‘Bright lights’, they say. What draws us to the urban grunge and defunct, the throngs of people pouring in on the promise of endless possibility, the hypnotic glimmer and untouchable shine on everything that the city might offer? In many ways we find ourselves in a space that holds this restless gap – a city caught on a knife’s edge. Its presence embraces the palpable emptiness of decay and echoes of fragmentary lives; an urban cavity filled with wishful speculation and possible futures. Steadfast in this somewhat paradoxical state therein lies the inextricable separation between people and place. This exhibition posits itself on the premise of the city environment not in all its glory, but in its cyclical and inevitable ambivalence. To put it another way, it seeks to illuminate a transitory disposition of the inner-city space: one that is robust and yet entangled by moments of fragmentation, dislocation and the uncertainties of being. This state of existence, often overlooked, extends beyond the CBD through the inner nodes and ventricles of the city – the fills, desires, digitized spaces, familiar longings and dystopic tempers that reveal certain manifold and equivocal expressions of the urbanscape. © Nathalie Viruly & Kerry-Lee Chambers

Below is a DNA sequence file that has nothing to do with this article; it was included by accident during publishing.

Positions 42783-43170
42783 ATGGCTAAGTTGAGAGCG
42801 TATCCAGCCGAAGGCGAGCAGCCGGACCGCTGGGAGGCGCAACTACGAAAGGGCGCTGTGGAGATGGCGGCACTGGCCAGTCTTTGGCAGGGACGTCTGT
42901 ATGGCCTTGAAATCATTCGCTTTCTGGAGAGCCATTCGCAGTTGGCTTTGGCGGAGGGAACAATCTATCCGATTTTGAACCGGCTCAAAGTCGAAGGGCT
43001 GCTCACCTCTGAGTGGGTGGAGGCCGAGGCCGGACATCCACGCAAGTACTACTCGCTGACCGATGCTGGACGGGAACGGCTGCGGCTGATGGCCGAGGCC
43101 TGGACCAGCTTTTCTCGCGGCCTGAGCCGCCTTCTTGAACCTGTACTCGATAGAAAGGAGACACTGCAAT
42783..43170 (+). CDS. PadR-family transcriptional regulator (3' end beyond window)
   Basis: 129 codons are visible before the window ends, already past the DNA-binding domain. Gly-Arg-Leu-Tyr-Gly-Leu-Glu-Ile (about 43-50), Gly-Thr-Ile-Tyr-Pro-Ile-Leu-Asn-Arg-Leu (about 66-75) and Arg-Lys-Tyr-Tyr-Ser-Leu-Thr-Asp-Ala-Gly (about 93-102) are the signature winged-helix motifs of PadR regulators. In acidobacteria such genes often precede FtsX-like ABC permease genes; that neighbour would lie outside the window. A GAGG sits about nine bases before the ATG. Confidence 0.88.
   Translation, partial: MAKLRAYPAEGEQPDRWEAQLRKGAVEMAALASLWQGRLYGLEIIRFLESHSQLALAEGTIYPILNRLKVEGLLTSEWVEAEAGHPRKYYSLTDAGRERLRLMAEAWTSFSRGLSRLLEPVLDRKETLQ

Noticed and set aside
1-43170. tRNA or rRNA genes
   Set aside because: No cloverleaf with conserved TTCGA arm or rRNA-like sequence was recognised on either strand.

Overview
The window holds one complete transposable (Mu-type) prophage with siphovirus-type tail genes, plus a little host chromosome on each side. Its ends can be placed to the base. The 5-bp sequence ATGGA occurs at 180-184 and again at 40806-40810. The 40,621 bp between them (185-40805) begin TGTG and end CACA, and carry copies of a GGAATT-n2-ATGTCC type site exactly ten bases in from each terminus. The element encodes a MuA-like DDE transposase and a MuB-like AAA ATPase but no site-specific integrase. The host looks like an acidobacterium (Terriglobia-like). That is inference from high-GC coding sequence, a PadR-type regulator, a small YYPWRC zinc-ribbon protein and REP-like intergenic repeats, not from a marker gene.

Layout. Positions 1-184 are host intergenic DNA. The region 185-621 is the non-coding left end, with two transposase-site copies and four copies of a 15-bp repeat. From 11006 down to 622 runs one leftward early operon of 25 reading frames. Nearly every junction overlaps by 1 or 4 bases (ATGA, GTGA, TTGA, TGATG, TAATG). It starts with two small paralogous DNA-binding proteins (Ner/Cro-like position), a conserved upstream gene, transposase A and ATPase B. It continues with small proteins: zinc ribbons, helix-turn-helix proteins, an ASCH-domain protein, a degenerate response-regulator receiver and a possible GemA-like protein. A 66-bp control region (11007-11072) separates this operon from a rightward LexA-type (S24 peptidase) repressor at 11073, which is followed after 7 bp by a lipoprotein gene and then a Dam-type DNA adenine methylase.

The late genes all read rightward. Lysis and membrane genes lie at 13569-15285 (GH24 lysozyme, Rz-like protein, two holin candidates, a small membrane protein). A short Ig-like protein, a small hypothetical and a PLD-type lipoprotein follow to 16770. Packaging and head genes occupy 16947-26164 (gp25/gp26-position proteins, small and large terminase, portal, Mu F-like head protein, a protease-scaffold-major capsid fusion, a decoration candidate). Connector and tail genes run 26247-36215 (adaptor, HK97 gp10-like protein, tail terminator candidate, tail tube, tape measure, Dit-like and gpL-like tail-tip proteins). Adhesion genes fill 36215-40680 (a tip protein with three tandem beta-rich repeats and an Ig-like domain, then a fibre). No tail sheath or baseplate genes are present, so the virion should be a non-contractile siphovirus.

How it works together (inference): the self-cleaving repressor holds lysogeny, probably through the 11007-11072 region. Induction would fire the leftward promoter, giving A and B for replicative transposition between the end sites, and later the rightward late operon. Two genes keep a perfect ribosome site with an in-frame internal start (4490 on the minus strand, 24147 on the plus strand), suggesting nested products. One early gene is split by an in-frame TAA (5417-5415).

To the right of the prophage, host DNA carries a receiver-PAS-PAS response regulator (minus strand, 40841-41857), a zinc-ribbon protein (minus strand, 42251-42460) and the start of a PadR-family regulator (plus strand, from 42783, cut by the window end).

The underbelly is the weakest or most unpleasant part.It’s the stuff we do not want to see but feel up against our skin. It’s the days post-partum and the birthdays that still hurt. It is made of matter and material. It is the stuff of this exhibition and its title. Obstetric violence has been studied from various academic perspectives. Multidisciplinary studies have grappled with the foundations of this concealed and perhaps episodic form of gender-based violence while feminists, policymakers and bio-medical academics have worked to mitigate its real manifestation. What I offer is a curatorial project from the perspective of a birth-doula in a South African maternity ward. As an outsider, working within, this exhibition focuses on the living paradoxes within practices of medical care through the stories of objects. By looking at a cardiotocography belt, particularly its material qualities, this project focuses on acts of kindness and structural cruelty. It seeks to expose intersectional obstetric violence, microaggressions, the unruly feminine and acts of compassion. It visualises the impact of modernity on women’s experiences of birth in some state facilities and questions whether women give birth or are delivered, and how violence permeates either possible answer. The UnderBelly, therefore, inhibits its own space, with curtains of institutional and personal cloth.Within are objects that are resonant for me with birth. This exhibition invites you to walk the uncertain path to motherhood that many women take. It is unstable and soft – among the home, the hospital and her. ©Nathalie Viruly